Category: California

California governor signs bill to ease parking requirements and create more affordable housing

On Friday California Governor Jerry Brown signed into a law a bill that will help create more affordable housing by easing parking requirements for developers.

The legislation, Assembly Bill (AB) 744, Planning and Zoning: Density Bonus, will allow developers to request reduced minimum parking requirements within affordable housing projects. It also amends the parking ratio for affordable housing and senior housing to require no more the 0.5 parking spaces per unit, and amends the ratio for special needs housing to require no more than 0.3 parking spaces per unit.

Developers seeking to use these ratios must meet established guidelines regarding percentage of affordable units in the project, distance and access to a transit stop, availability of paratransit services, and access to fixed bus route services. The emphasis on transit access will bolster other efforts to make public transportation and active transportation options safer, more convenient, and more accessible for low-income families.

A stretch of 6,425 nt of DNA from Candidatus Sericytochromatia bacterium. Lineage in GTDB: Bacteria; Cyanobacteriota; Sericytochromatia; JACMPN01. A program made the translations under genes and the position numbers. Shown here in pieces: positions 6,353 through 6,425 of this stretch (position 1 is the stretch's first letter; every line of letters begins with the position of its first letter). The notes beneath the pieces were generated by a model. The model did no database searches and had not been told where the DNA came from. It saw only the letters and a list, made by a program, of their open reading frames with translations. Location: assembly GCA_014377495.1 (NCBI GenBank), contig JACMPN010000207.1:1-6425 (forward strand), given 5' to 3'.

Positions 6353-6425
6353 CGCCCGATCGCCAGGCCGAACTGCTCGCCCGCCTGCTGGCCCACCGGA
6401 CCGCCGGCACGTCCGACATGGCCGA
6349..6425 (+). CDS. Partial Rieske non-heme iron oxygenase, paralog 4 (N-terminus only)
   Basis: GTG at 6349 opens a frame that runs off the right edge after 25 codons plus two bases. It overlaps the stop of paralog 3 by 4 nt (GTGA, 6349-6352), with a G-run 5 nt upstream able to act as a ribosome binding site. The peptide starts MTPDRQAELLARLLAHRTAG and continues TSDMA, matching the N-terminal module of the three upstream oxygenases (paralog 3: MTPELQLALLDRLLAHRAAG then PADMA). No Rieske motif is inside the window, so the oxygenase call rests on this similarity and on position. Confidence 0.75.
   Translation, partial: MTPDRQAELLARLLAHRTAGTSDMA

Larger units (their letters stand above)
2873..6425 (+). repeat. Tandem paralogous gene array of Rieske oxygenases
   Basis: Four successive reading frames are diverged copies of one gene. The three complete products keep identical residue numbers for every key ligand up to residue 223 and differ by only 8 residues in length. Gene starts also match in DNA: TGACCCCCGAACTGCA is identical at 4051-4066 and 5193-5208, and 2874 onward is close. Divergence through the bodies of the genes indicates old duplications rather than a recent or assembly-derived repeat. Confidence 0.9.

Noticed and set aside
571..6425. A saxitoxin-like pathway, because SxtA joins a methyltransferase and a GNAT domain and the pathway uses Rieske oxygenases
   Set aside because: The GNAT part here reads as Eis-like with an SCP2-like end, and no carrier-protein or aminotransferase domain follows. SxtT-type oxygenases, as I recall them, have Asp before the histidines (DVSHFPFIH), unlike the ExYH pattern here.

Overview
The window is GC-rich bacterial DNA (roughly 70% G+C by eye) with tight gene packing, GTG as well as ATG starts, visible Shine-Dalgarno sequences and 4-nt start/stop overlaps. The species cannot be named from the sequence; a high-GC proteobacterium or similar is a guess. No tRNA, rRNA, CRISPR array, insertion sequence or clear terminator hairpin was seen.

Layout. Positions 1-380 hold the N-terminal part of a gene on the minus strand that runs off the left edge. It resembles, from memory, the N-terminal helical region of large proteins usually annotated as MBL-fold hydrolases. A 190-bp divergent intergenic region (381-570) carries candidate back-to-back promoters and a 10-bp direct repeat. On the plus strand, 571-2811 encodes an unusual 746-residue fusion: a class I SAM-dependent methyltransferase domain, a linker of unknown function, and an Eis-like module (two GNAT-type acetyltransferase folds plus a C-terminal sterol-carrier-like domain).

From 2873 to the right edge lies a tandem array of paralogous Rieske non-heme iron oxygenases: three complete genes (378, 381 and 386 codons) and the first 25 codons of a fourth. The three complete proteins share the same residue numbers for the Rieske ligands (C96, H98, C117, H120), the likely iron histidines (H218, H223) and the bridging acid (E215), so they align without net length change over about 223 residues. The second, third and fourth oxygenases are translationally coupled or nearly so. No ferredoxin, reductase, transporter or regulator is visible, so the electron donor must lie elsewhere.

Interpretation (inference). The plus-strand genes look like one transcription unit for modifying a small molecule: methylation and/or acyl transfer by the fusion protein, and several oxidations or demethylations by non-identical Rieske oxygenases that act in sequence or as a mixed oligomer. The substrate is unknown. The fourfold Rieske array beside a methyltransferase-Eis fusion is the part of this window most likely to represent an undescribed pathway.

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No horsing around on Del Paso Boulevard in Sacramento, CA

CA Sacramento Del Paso after credit Fehr and Peers
Del Paso Boulevard in Sacramento, CA. Photo courtsey of Fehr & Peers.

This post is the sixth in a series of case studies about Complete Streets people, places, and projects. Follow the full series over the next several weeks.

If you’ve walked along Del Paso Boulevard in Sacramento, CA in recent years, you may have noticed horses imprinted on the street’s brickwork. The bricks are a tribute to the area’s ranching history — and a sign of a modern commitment to safety for everyone using the street.

Between 1844 and the early 1900s, in what is today North Sacramento, sat over 40,000 acres of Del Paso Ranch. The ranch’s ownership passed through several hands before it purchased by James B. Haggins, a Kentucky native who earned his fortune in copper mines and railroads. Haggins raised more than 1,000 thoroughbred horses at Del Paso Ranch, including, according to one source, the first Californian horse to win the Kentucky Derby. In 1905, when Haggins announced that he was leaving horse breeding because he was operating at a loss, a New York Times headline proclaimed that that his stock farm was “the Greatest Nursery of Thoroughbreds in the World.”

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Change in plans